Moving Forward, Together
The Friend’s Guild of the Destin Library is hosting a special program for Black History Month. This will be a conversation with the Okaloosa Democratic Black Caucus. Learn about the history of the caucus and their role in our community.
Black Leaders Are Shaping History TODAY!
For Black History Month our Facebook page will feature Black Leaders whose recent accomplishments and impact will inspire many generations to come. Check out all of them by visiting our Facebook page throughout the month.
Here are a few of our favorites!
On Jan. 20, 2021, Kamala Harris became the first Black, first South Asian American and first woman Vice President of the United States.
Harris, born in Oakland, California to an Indian mother and Jamaican father, spoke about her mother, Shyamala Gopalan Harris, in her first speech as vice president-elect.
Shyamala came to the U.S. in 1958 to study biochemistry. “When she came here from India at the age of 19, she maybe didn’t quite imagine this moment,” Harris said on Nov. 7. “But she believed so deeply in an America where a moment like this is possible.”
“So, I’m thinking about her and about the generations of women — Black women, Asian, White, Latina, and Native American women who throughout our nation’s history have paved the way for this moment tonight,” she said.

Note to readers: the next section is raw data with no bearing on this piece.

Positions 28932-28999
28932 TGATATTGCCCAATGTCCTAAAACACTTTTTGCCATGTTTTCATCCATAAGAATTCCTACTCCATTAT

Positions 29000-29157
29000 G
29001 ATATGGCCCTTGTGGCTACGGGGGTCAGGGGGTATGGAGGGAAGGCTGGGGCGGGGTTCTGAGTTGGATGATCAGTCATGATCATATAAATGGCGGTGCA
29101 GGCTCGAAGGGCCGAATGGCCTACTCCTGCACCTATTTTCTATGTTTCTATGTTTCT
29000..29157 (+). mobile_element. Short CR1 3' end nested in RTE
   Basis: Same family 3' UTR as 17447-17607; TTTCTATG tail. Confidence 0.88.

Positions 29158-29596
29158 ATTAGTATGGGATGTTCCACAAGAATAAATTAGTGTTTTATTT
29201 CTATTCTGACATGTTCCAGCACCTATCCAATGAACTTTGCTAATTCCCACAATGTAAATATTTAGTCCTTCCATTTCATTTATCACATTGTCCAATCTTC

On the same day, at 22 years old, Amanda Gorman became the youngest inaugural poet in U.S. history.
The inauguration of President Joe Biden featured politicians and entertainers with decades of experience under their belts. But the breakout star of the event was Amanda Gorman.
Gorman recited her poem “The Hill We Climb” that called for Americans to “rebuild, reconcile, and recover” from deeply rooted divides and racial inequities, during a time of unprecedented illness, death, political strife and calls for racial justice across the country.
Gorman finished writing her poem shortly after the Jan. 6 riots at the Capitol Building and drew inspiration from the speeches of American leaders during other historic times of division, including Abraham Lincoln and the Rev. Martin Luther King Jr.
The young poet, author and activist grew up in Los Angeles and began writing as a way to cope with a speech impediment; by age 16 she was named the Youth Poet Laureate of LA, and at 19 she became the first National Youth Poet Laureate while studying sociology at Harvard.
DemCast is an advocacy-based 501(c)4 nonprofit. We have made the decision to build a media site free of outside influence. There are no ads. We do not get paid for clicks. If you appreciate our content, please consider a small monthly donation.